Everyone in the Premiership knows that if you stop McManaman, you stop Liverpool.Bryan Robson
A club so accustomed to victory, the years between Kenny Dalglish and Steven Gerrard hardly live long in the memory for Liverpool.
The 1970s saw the Reds topple Europe for the first time, and in the 1980s, under Paisley and Fagan, they dominated like never before. The turn of the century had Rafa Benitez and Istanbul, while the 2010s brought about the toppling of Manchester United, and that night in Madrid.
In that company, the 1990s is the runt of the litter for Liverpool historians, who would be remiss in speaking of Graeme Souness and Roy Evans in the same conversation as the great managers who came before and after.
It's easy to forget, then, that for a long time throughout the club's forgotten decade, they played some of the most fluid, cutting-edge football English football had seen.
They lacked ruthlessness and winning mentality possessed by Arsenal and United at the time, but played with a characteristic swagger and reckless abandon that was the envy of those around them.
At the heart of it was a player whose reputation remains tainted by the way his Anfield career burned out, yet for ten years could claim to be the best England had to offer.
Steve McManaman epitomised the way Liverpool wanted to play. His arrogance often crossed the line, yet he was as gifted with the ball at his feet as any player in his generation, and could gracefully drift past an opposing full-back without even shaking off his hangover.
After exploding onto the scene in the early 90s under Souness, he was the Merseyside counterpart to Man Utd's Ryan Giggs. Their eventual trophy hauls may fail to suggest it, but the two were equal in both ability and influence throughout English football's transitional decade.
McManaman won Liverpool games, and trophies, by himself. Despite being the youngest player on the pitch, he turned in an ostentatious man of the match showing in the final of the 1992 FA Cup, while the 1995 League Cup final would later go on to be monikered 'the McManaman Final' after he took Bolton Wanderers for a waltz.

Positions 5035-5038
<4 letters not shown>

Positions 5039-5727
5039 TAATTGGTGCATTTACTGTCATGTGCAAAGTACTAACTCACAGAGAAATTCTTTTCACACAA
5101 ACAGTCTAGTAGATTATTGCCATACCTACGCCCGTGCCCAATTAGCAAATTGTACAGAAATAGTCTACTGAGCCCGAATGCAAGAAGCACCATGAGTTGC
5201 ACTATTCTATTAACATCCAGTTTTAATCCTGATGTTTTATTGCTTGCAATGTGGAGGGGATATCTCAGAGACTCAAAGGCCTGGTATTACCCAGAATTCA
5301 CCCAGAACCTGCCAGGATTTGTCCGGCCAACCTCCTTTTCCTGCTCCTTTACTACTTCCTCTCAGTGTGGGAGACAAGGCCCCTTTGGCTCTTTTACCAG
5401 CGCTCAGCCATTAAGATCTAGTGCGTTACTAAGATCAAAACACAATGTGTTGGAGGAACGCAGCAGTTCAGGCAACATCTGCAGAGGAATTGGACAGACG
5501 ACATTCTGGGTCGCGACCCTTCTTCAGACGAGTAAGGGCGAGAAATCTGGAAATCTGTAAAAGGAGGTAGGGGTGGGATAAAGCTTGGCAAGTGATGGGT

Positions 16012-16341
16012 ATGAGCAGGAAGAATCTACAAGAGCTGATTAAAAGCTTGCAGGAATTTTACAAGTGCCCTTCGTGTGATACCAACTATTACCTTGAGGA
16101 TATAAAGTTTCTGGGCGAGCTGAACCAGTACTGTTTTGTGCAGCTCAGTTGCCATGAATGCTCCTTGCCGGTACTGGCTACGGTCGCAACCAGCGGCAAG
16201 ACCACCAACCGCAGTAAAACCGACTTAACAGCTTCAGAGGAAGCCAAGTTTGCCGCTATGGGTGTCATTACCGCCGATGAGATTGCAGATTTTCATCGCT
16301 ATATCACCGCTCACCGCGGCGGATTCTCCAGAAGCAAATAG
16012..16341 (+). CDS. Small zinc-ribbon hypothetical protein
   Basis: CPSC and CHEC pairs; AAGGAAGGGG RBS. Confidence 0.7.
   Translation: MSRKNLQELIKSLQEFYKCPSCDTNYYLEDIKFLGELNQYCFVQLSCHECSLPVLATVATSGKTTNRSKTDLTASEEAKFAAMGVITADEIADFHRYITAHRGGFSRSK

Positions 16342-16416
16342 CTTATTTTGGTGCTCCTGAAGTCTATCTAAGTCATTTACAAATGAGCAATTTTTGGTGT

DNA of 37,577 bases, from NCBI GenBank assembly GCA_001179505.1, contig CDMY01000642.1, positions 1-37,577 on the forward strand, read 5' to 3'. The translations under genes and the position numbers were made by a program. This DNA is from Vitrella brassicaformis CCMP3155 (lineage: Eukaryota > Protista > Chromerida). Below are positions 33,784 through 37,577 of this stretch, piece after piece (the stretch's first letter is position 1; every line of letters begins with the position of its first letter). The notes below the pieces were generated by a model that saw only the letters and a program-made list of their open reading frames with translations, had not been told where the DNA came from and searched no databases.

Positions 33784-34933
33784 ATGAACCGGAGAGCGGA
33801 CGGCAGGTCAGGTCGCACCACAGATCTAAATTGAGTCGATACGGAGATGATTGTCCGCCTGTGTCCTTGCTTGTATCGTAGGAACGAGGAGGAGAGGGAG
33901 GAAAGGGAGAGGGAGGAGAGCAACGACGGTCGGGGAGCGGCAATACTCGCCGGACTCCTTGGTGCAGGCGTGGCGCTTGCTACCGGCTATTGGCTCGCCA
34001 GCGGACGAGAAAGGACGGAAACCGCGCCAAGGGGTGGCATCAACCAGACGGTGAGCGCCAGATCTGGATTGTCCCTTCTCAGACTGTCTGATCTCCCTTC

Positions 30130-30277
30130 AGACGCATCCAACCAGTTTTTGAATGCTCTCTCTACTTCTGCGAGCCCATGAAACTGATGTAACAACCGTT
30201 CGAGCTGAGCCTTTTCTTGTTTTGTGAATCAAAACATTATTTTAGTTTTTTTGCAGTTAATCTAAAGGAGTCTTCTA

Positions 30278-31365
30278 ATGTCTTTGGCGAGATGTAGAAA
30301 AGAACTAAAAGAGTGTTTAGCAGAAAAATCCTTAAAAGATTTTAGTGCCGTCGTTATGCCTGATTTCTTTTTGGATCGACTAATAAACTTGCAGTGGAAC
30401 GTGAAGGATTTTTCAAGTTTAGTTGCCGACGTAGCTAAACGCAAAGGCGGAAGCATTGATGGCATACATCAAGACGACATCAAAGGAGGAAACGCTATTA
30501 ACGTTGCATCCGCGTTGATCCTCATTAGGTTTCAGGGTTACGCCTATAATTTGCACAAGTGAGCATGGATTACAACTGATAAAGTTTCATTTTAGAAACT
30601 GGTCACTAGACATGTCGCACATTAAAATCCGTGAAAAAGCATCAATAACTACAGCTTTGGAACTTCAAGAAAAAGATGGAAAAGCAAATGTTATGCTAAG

His three swashbuckling assists in that 4-3 victory over Newcastle summarised his creative brilliance, while his influence over Liverpool in the mid 90s was so great that even Sir Alex Ferguson famously feared him. The United boss would dedicate pre-match team talks solely to stifling the curly-haired renegade, who so often terrorised his team.
Few knew what McManaman's best position was, and by 1995/96, it was a conundrum Evans stopped trying to solve. Acknowledging his brilliance, the manager took the shackles off, deploying 'Macca' in a free role behind Ian Rush and Robbie Fowler.
He registered 15 assists in that season's Premier League - the most any Liverpool player has managed to date.
He may be a victim of the era in which he rose to prominence, as the height of lad culture took hold. In 1999, McManaman left Liverpool with his dirty laundry in the air, his off-field antics having gained him more tabloid inches than his performances in his final days at Anfield.
The long-running legal battle to secure his Bosman transfer to Real Madrid soured things further, yet when Liverpool fans of a certain generation think of McManaman, they don't think of the controversy; they think of him sitting down defenders, surging down the wing, feeding through a pass and getting 40,000 people off their seat.
I don’t think we perhaps appreciated him as much as we should have done really. He was a class player, one of the best players I had played with.Jamie Redknapp
With the benefit of 20 years of hindsight, the rest of it is just noise.
It's the good memories that matter, and even despite a dearth of silverware in an era defined by decline and heartache, there were more than enough of those to go around.
Source : 90min